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IDF Crossing Cultural Divides to Aid Communities During Virus Lockdown

IDF Helping in Nazareth
IDF Helping in Nazareth

NAZARETH - As Israel looks at a longer-term COVID lockdown, a major player in coordinating government services is the IDF’s Homefront Command and it’s building good relations between communities not used to working together.

One of those cities is Nazareth, Jesus' boyhood home. It’s also, Israel’s largest Arab city - with about 30 percent of the population Christian, and nearly 70 percent Muslim. Like the rest of the country, it’s under lockdown.

Let’s just say that the virus doesn’t divide between Jews, Arabs, Druze. It comes to all the municipalities in Israel,” said Col. Elad Edri, Haifa District, Regional Commander of the Israel Defense Forces Homefront Command.

During the first lockdown, Homefront Command went door to door, delivering food and providing services to individual citizens. 

“It’s an emergency situation, and the Homefront Command is used, is trained, is armed to deal with [emergencies], as we see on [the] borders during [a] war. But now, we took from methods that we used during a real emergency like the Second Lebanese War and we, kind of, [adapted] it to the reality of the Corona,” Edri told CBN News.

Edri says this time their mission is bigger.

We coordinate between the municipalities and the Israeli government, which provides a lot of help in different kinds of ways,” Edri said. “We are here with them. They don’t have to deal with this situation alone. It’s a kind of, cooperation between the IDF and the municipalities.”

They’re processing some 50,000 COVID tests a day – seven times the number handled in the first wave. Homefront Command also gets key information out to the public, distributing leaflets to passing motorists and going from shop to shop in city centers. 

IDF Spokesman Jonathan Conricus said there are 4,500 soldiers and reservists reinforcing the Homefront command; including helping in hospitals; serving in 26 hotels for isolation and recovery throughout the country; assisting in civilian laboratories; and working in the information outreach.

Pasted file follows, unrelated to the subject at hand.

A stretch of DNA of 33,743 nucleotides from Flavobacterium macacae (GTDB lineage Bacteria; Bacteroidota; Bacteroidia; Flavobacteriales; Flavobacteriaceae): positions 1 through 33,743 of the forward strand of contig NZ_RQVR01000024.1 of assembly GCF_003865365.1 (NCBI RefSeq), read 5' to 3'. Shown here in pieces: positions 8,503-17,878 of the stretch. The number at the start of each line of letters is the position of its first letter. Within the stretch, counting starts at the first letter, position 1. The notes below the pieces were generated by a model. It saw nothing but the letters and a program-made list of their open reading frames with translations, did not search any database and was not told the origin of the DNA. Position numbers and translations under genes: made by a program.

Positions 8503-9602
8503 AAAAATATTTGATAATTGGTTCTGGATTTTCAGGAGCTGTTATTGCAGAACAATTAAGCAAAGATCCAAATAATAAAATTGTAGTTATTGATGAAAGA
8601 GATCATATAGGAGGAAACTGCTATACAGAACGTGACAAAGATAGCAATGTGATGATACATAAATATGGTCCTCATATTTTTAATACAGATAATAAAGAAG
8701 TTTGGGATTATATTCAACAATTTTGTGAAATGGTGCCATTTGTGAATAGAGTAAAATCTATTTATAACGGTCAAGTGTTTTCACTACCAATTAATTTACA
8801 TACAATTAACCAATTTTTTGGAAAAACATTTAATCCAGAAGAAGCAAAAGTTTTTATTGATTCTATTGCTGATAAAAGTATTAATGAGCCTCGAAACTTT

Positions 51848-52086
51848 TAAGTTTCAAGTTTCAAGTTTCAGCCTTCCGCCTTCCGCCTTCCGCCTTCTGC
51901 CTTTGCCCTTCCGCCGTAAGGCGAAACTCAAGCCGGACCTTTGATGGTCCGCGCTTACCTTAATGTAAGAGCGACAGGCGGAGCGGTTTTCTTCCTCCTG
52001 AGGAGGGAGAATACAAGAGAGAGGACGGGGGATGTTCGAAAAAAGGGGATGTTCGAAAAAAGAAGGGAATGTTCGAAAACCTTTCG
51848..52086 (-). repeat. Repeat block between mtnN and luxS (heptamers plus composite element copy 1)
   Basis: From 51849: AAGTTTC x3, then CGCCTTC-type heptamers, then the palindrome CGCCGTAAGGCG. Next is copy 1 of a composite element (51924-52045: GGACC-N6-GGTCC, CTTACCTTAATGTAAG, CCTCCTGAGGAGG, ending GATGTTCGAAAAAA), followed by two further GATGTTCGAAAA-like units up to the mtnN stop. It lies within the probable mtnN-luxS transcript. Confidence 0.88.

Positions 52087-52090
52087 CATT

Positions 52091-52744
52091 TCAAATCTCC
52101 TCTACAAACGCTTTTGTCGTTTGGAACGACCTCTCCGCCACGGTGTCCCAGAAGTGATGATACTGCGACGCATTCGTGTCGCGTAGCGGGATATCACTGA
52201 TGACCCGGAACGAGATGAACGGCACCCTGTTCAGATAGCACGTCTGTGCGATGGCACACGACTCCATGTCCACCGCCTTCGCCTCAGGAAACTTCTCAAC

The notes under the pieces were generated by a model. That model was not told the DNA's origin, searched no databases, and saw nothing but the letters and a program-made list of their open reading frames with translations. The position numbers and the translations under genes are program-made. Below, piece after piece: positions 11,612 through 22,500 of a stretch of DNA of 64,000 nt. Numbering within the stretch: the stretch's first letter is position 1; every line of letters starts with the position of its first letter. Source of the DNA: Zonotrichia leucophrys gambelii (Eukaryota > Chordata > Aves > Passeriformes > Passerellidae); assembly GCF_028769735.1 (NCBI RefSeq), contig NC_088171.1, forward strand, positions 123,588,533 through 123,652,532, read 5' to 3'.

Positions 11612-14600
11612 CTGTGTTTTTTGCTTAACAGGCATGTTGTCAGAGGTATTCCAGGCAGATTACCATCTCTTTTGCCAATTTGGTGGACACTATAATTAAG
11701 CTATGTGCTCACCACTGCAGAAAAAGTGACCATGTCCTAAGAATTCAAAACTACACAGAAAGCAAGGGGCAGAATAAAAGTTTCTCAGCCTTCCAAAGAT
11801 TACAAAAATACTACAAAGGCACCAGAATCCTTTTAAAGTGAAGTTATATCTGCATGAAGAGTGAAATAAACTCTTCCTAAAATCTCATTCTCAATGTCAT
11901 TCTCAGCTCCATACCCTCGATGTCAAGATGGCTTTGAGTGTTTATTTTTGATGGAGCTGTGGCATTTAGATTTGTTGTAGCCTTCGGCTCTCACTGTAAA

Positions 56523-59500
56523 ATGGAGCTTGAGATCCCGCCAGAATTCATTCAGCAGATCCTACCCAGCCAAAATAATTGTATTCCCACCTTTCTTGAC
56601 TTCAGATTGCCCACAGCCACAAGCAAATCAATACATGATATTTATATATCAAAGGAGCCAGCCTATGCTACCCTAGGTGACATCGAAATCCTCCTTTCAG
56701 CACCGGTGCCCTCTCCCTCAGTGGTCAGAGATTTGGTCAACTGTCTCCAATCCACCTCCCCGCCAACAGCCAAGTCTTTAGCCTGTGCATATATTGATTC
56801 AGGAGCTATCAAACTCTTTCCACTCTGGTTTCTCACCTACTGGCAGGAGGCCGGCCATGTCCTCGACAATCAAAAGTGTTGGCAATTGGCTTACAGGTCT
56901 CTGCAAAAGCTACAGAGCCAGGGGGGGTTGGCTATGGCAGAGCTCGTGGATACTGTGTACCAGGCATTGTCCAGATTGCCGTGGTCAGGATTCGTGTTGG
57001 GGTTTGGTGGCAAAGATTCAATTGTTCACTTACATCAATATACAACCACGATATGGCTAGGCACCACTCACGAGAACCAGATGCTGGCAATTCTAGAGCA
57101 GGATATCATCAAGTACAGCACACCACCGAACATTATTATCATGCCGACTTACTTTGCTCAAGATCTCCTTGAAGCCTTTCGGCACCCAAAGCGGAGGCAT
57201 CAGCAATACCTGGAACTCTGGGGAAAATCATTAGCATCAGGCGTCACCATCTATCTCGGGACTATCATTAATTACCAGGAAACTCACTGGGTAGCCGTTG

“The average citizen sits in his living room and he doesn’t know if he can get out for work and if he can take his son to school and if he can go to buy food and if he can get out for basic services,” Edri said.

Major Muli Paz is heading that campaign in Nazareth and elsewhere in northern Israel.  

“I’m helping the citizens to understand we are in Corona time. We pass at the business stores. We are meeting people. We are explaining what is the Corona, how much is [the] danger and we give him masks. To the kids, we give balloons,” Paz told CBN News.

And how are they being received?

“The citizens in Nazareth are very disciplined and they’re waiting for us to come to them and to talk with them, to explain to them. They’re great. They’re really great,” Paz said.

Dr. Najib Nasrallah heads up the emergency room at EMMS Nazareth Hospital, a Christian missionary hospital that’s one of the oldest hospitals in the Middle East.

“I know how to treat heart attacks, road accidents, everything. You know, it's normal. We studied [in] our school of medicine in the hospital, but this (is a) new area of cooperation that you have to work with all the country together, with the Homefront and with the IDF, the police,” Nasrallah told CBN News.

Nasrallah, a Catholic, says all Israeli hospitals needed help badly and are now coordinating with each other.

We really take this help from the IDF or Ministry of Health and other offices in the country and we cooperate very good,” said Nasrallah.

Nasrallah says the Arab population can often have bad feelings toward the police and IDF but things have changed. 

Really, [in] this situation, we overcome these things. It's important that the Arab population [doesn’t] think that the IDF is going…to attack her and that was important that in this situation, we are all together in one war against the Corona,” Nasrallah said.

I think that it's a very good thing because the bottom line, people want to live together,” he said.

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